Applied Materials Beat Makes Intel A Buy

| About: Intel Corporation (INTC)

Summary

Applied is up 10% on big orders for its chip-making gear.

Applied has been the primary supplier to Intel for decades.

Intel could offer a big surprise on its next earnings call.

Back in the day I avoided writing about Applied Materials (NASDAQ:AMAT) because a relative worked there, and since his retirement several years ago I have been remiss.

AMAT doesn't make chips. It makes the machines that make chips. Early in the century the company tried to break free of that niche by producing machines that also could make solar panels - photovoltaics are a similar technology - but it's the chips that are the money, thanks to Moore's Second Law, which holds that as chips get more complicated, so must the machines that make them.

Applied results are built around one customer, Intel (NASDAQ:INTC). Chipzilla, as it is sometimes called, remains at half the levels it held during the height of the dot-com boom, and has evolved over time into a yield stock, a 26 cent/share dividend yielding 3.63% at current prices. But it may be on the verge of one of its periodic break-outs, and the reason isn't just rumors that its chips could finally get into the Apple (NASDAQ:AAPL) iPhone.

Instead, the correct answer lies at Applied and its second quarter performance, as well as its expectations going forward. Earnings came in at $320 million, 29 cents per share, on revenue of $2.45 billion. But what jumped out was the new orders, up 37% to $3.45 billion. That's what we call "runway," an assurance of profit down the road - the company's margins are typically in the mid-to-high teens.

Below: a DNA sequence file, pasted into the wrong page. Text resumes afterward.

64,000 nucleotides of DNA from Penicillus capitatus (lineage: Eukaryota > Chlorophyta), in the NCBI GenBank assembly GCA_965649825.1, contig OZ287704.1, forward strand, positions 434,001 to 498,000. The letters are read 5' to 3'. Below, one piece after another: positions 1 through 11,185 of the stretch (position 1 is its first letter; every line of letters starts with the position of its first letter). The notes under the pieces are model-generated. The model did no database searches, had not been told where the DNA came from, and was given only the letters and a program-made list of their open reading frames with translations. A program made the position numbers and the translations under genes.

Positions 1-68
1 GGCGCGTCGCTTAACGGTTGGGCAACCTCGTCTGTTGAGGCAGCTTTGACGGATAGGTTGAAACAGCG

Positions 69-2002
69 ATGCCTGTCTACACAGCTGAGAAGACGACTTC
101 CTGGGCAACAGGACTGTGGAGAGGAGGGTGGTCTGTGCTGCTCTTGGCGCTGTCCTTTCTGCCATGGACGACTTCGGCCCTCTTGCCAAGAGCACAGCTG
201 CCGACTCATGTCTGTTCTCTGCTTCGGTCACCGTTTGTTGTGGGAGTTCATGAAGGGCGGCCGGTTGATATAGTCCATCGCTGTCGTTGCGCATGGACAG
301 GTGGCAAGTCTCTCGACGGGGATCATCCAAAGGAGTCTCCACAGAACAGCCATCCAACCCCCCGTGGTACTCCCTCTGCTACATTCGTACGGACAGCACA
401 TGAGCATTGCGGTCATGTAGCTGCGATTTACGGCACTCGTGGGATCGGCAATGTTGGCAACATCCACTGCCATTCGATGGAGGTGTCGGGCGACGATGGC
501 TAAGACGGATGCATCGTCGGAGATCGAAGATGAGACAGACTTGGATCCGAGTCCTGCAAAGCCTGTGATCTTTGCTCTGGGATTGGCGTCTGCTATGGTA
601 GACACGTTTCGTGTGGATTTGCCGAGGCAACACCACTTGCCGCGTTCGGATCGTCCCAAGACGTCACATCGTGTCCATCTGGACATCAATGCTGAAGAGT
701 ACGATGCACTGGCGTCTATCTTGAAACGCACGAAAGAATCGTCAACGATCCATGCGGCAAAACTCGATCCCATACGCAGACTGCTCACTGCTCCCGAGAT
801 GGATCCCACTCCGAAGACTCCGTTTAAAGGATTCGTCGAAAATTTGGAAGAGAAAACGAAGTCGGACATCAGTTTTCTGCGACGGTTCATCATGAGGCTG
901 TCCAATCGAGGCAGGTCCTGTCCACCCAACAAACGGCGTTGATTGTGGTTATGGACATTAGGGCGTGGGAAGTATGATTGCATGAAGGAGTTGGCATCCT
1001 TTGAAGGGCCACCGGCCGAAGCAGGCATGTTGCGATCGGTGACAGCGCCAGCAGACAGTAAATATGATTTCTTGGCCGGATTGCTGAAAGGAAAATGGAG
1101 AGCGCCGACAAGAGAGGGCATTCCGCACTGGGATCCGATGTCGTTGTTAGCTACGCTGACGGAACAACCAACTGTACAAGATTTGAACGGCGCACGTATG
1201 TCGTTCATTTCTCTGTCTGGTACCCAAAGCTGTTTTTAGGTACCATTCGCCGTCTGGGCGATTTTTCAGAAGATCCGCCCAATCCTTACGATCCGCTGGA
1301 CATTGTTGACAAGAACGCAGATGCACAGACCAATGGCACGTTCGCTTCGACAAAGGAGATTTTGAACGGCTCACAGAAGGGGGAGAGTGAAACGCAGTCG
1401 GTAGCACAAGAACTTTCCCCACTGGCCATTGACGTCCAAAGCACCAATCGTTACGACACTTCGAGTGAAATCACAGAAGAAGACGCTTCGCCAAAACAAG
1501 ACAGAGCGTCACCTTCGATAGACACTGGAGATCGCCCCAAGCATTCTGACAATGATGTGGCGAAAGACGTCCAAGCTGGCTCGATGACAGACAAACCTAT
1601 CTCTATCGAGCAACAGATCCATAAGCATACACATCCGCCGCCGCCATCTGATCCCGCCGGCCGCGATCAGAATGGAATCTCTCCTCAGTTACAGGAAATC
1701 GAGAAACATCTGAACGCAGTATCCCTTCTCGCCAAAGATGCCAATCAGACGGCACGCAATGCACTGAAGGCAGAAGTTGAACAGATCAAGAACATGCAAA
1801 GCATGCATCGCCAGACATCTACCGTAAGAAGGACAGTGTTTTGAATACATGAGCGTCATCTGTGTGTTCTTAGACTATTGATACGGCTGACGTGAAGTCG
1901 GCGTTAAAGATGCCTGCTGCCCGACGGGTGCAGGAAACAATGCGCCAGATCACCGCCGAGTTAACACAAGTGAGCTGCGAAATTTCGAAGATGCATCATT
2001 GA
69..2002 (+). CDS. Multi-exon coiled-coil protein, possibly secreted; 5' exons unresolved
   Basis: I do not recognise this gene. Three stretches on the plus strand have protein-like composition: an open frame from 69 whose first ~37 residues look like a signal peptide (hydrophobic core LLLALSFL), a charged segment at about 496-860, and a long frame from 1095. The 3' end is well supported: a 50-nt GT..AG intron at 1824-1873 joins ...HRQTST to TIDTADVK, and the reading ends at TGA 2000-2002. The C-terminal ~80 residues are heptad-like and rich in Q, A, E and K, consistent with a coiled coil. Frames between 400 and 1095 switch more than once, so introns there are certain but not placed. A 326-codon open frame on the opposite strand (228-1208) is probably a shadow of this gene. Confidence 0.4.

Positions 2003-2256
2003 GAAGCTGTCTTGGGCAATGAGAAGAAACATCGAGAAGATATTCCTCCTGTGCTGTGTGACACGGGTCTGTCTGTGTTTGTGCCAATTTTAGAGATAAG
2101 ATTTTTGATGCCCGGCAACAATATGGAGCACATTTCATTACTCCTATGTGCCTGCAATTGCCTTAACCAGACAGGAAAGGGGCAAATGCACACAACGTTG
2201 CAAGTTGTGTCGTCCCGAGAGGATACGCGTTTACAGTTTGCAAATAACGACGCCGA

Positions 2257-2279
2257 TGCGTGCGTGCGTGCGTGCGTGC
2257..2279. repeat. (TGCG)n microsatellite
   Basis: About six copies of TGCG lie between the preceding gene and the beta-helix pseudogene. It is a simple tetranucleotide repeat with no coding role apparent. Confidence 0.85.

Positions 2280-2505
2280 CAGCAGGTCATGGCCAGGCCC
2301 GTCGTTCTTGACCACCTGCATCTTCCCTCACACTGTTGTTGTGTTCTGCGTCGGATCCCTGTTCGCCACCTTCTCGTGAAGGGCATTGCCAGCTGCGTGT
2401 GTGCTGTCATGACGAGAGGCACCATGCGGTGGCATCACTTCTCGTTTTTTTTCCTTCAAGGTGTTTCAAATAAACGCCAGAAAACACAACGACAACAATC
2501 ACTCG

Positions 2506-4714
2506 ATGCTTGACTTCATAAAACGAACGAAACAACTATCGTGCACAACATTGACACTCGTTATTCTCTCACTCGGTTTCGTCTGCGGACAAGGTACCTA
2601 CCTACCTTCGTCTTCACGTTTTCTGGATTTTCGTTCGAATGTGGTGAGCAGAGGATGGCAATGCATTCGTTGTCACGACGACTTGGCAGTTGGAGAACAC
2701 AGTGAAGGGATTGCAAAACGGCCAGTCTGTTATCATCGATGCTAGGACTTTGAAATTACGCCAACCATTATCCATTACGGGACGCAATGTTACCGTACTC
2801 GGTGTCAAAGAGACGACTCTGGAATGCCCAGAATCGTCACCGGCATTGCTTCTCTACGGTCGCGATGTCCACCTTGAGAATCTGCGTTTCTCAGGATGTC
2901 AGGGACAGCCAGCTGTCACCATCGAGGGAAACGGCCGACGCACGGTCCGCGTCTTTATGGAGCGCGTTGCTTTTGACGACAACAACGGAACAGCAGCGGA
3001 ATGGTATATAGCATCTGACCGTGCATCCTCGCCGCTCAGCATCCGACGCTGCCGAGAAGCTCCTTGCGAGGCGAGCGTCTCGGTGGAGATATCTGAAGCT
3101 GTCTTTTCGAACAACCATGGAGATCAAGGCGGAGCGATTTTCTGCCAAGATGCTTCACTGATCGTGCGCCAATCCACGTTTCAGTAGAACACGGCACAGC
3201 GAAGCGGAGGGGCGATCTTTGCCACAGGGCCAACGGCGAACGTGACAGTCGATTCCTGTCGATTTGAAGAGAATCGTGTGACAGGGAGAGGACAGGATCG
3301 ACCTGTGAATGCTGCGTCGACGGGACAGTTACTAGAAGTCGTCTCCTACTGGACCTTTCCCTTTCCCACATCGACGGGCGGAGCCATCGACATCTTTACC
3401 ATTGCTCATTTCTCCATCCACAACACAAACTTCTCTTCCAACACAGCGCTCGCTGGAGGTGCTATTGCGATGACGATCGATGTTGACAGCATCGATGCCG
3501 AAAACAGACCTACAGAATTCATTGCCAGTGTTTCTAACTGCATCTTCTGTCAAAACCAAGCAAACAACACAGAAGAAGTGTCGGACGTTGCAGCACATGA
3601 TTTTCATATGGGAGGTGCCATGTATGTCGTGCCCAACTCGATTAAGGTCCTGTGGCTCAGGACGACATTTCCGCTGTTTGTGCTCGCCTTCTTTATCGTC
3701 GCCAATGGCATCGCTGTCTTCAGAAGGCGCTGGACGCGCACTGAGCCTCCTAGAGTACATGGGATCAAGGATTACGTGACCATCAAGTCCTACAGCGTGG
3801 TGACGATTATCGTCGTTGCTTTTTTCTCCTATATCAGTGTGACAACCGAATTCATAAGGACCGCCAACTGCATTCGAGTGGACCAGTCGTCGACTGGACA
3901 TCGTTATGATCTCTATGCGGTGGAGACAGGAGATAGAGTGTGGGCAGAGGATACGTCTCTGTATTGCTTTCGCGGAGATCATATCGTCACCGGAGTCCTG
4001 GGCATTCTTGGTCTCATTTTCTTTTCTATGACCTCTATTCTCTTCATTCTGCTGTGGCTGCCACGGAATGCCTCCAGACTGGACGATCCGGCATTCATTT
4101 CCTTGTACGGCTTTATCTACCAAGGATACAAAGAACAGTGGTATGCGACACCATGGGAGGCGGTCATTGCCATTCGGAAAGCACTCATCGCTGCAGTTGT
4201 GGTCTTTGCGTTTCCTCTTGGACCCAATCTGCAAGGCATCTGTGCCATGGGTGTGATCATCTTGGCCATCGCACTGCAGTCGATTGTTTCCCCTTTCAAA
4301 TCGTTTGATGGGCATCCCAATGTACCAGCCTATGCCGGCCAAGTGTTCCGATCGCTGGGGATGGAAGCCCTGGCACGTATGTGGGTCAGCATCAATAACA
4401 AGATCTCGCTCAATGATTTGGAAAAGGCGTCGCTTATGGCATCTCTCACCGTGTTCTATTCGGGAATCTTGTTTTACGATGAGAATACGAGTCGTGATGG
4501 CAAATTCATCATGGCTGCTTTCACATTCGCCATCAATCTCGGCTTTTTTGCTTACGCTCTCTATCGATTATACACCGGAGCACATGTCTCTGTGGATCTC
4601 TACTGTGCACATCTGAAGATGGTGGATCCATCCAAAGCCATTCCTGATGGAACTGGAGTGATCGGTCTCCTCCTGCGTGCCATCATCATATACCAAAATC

OLED displays, which use light-emitting diodes to deliver crisp images, were given credit by management for the improvement. The rumors surrounding Intel, meanwhile, currently only involve a modem chip. I think it very possible that Intel is going to be embedded far more deeply in the new iPhone than that, possibly supplying displays so that Apple can get away from its long reliance on Samsung (OTC:SSNLF) and other Asian-based suppliers for parts. (Costs are no longer an issue - Applied machines can be installed in China as easily as the U.S., and be deployed there by a U.S.-based company.)

Since that Y2K peak, Applied and Intel have mainly moved in lockstep with one another, but since October it has been AMAT that has been the star, up over 20% even before the latest earnings release. It's my guess that Intel is about to play catch-up, and that its next earnings report, now expected on July 20, may contain some pleasant surprises.

Unless Applied has suddenly freed itself from Intel completely, Chipzilla is the bet.

Disclosure: I am/we are long INTC, AAPL.

I wrote this article myself, and it expresses my own opinions. I am not receiving compensation for it (other than from Seeking Alpha). I have no business relationship with any company whose stock is mentioned in this article.

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